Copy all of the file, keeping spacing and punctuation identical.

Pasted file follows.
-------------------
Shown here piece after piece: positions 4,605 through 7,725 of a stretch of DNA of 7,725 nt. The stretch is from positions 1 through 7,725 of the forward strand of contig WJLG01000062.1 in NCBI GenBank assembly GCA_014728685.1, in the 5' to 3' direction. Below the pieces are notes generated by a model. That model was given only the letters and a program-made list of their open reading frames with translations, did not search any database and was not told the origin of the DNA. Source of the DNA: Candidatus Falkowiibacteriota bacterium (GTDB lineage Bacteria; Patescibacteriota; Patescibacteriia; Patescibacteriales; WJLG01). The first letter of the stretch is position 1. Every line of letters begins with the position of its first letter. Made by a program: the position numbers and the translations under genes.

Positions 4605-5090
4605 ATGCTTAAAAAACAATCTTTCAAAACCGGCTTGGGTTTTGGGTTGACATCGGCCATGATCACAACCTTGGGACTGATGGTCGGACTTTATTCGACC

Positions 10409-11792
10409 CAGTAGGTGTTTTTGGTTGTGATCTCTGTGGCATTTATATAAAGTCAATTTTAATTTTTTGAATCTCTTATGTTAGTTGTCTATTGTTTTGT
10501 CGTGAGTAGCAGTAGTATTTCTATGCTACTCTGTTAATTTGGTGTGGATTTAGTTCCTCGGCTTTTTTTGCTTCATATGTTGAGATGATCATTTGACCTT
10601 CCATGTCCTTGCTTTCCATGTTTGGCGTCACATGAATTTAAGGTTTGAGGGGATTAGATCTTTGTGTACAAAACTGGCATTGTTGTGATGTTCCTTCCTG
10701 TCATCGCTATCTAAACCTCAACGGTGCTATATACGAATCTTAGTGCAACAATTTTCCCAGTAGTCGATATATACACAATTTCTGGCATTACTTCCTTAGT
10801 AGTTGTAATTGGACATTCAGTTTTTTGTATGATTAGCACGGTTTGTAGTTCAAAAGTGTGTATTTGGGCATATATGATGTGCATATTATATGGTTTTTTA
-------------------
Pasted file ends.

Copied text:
Shown here piece after piece: positions 4,605 through 7,725 of a stretch of DNA of 7,725 nt. The stretch is from positions 1 through 7,725 of the forward strand of contig WJLG01000062.1 in NCBI GenBank assembly GCA_014728685.1, in the 5' to 3' direction. Below the pieces are notes generated by a model. That model was given only the letters and a program-made list of their open reading frames with translations, did not search any database and was not told the origin of the DNA. Source of the DNA: Candidatus Falkowiibacteriota bacterium (GTDB lineage Bacteria; Patescibacteriota; Patescibacteriia; Patescibacteriales; WJLG01). The first letter of the stretch is position 1. Every line of letters begins with the position of its first letter. Made by a program: the position numbers and the translations under genes.

Positions 4605-5090
4605 ATGCTTAAAAAACAATCTTTCAAAACCGGCTTGGGTTTTGGGTTGACATCGGCCATGATCACAACCTTGGGACTGATGGTCGGACTTTATTCGACC

Positions 10409-11792
10409 CAGTAGGTGTTTTTGGTTGTGATCTCTGTGGCATTTATATAAAGTCAATTTTAATTTTTTGAATCTCTTATGTTAGTTGTCTATTGTTTTGT
10501 CGTGAGTAGCAGTAGTATTTCTATGCTACTCTGTTAATTTGGTGTGGATTTAGTTCCTCGGCTTTTTTTGCTTCATATGTTGAGATGATCATTTGACCTT
10601 CCATGTCCTTGCTTTCCATGTTTGGCGTCACATGAATTTAAGGTTTGAGGGGATTAGATCTTTGTGTACAAAACTGGCATTGTTGTGATGTTCCTTCCTG
10701 TCATCGCTATCTAAACCTCAACGGTGCTATATACGAATCTTAGTGCAACAATTTTCCCAGTAGTCGATATATACACAATTTCTGGCATTACTTCCTTAGT
10801 AGTTGTAATTGGACATTCAGTTTTTTGTATGATTAGCACGGTTTGTAGTTCAAAAGTGTGTATTTGGGCATATATGATGTGCATATTATATGGTTTTTTA